Bc4 in the Sicilian

In the Sicilian Defence (1. e4 c5), which we looked at in a previous post, after 2. Nf3 d6 the main line is 3. d4 cxd4 but you can often find that players unfamiliar with the Sicilian will play Bc4 as they don’t know to respond with d4 and the bishop line is open so in something of a panic will move the bishop to Bc4 as shown above.

2014-08-12 07.15.34If you’re expecting d4 from white then this can also be a bit of a surprise for black so better to be prepared for it. Nf6 is really the best move attacking the e4 pawn though Nc6 is also possible as you can see from the top image (courtesy of Stockfish) both of which are good development moves so you stick to your game plan. Nf6 prepares for castling on the black kingside and forces white to defend the e4 pawn with d3 which is the best move for white and you see how black is now calling the shots temporarily which will unsettle your opponent if they’re not used to this position.

2014-08-12 07.25.51You might start thinking defensively as white is now attacking the f7 pawn and play e6 but that isn’t the best move and puts no pressure on white meaning they can castle without much thought which is what the beginner player would be looking to do and then by the time you play Nf6 as black white is already safe and black is under pressure to castle so much better to play Nf6 and attack the weaknesses in the white position. Chess can sometimes be a game of distraction so don’t get distracted!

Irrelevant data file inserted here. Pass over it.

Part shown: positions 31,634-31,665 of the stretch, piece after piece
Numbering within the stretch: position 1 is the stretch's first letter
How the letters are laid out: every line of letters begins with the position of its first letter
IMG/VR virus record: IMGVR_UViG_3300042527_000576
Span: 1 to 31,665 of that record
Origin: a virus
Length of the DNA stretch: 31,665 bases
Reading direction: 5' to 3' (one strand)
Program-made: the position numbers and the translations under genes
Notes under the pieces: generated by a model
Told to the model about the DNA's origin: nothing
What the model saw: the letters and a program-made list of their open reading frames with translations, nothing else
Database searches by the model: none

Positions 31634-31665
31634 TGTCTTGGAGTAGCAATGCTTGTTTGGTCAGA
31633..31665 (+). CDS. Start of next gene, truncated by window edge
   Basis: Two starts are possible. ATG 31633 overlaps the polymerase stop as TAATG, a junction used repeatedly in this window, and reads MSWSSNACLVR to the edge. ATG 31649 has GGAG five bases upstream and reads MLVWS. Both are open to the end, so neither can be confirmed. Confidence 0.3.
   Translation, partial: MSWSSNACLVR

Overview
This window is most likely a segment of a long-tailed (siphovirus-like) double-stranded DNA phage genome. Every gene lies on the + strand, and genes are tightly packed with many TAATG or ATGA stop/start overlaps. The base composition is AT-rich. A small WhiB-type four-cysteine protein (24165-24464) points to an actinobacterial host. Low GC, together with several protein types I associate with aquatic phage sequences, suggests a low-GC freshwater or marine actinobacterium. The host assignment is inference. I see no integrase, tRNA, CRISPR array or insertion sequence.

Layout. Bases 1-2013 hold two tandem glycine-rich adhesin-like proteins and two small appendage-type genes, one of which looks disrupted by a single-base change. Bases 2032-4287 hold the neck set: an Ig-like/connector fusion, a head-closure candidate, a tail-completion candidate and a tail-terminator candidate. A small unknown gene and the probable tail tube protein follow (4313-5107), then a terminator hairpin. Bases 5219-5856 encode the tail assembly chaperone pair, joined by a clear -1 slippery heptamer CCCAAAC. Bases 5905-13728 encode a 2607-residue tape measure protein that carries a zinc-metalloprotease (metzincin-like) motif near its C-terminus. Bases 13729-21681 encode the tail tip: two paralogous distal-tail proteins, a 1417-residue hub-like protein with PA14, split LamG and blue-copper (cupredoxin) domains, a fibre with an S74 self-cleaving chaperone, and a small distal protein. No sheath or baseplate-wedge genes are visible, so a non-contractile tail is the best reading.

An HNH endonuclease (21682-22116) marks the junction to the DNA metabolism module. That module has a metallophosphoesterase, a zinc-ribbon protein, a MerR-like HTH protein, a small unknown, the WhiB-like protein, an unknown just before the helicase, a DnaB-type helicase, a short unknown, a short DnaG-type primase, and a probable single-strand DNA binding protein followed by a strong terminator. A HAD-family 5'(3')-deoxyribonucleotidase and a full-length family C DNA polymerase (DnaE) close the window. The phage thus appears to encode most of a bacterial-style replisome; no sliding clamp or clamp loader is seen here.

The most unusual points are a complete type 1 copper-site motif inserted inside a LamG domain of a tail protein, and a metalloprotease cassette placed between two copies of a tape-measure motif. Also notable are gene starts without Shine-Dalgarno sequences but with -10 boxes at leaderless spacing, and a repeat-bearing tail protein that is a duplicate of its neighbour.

2014-08-12 07.28.42After 1. e4 c5  2. Nf3 d6  3. Bc4 Nf3  4. d3 and Nc6 white has to be careful as he will be tempted to develop his bishop or knight when actually analysis shows 5. c3 should be played to prepare d4 and that’s often a move that white doesn’t want to play as it feels like you’re not developing pieces and attacking which everyone instinctively wants to do. Castling would also be an option for white which many players would do and in that case black should consider g6 which looks like the Sicilian dragon but e6 is equally good preparing d5.

 

Actually if you’re going to move the bishop then Bb5+ would be a better move and is a popular move in the Sicilian opening which we can look at in another post.

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The Sicilian Defence

Well it’s time now to look at things from the perspective of black and the well known Sicilian Defence which is the most popular response from black. Instead of responding by copying black opens up his own space on the queenside.

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This is the reason why d4 is now actually preferred for white because of how strong this response is from black. White usually continues with Nf3 to try and attack and control the centre and prepare d4 which will then be defended by the knight. Notice that black now has two centre pawns versus one for white which is what makes the Sicilian so strong. But white gains a lead in development to offset this.

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White then responds with d6 defending the c5 pawn and stopping white from pushing to c5. But the bishop on f8 is now blocked in for black so will need a further move to develop this in the future such as e6.

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The main line is d4 from white which black captures and white recaptures with the knight which is known as the open version of the sicilian. Black moves Nf6 attacking the e4 pawn and white responds with Nc3 defending.

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Pawn to a6 is the main line and known as the Najdorf variation. Nc6 continues the Open version of the Sicilian and g6 is known as the dragon and we’ll look at some of those variations next.

Here’s a great video from the chess website going through the Sicilian Defence.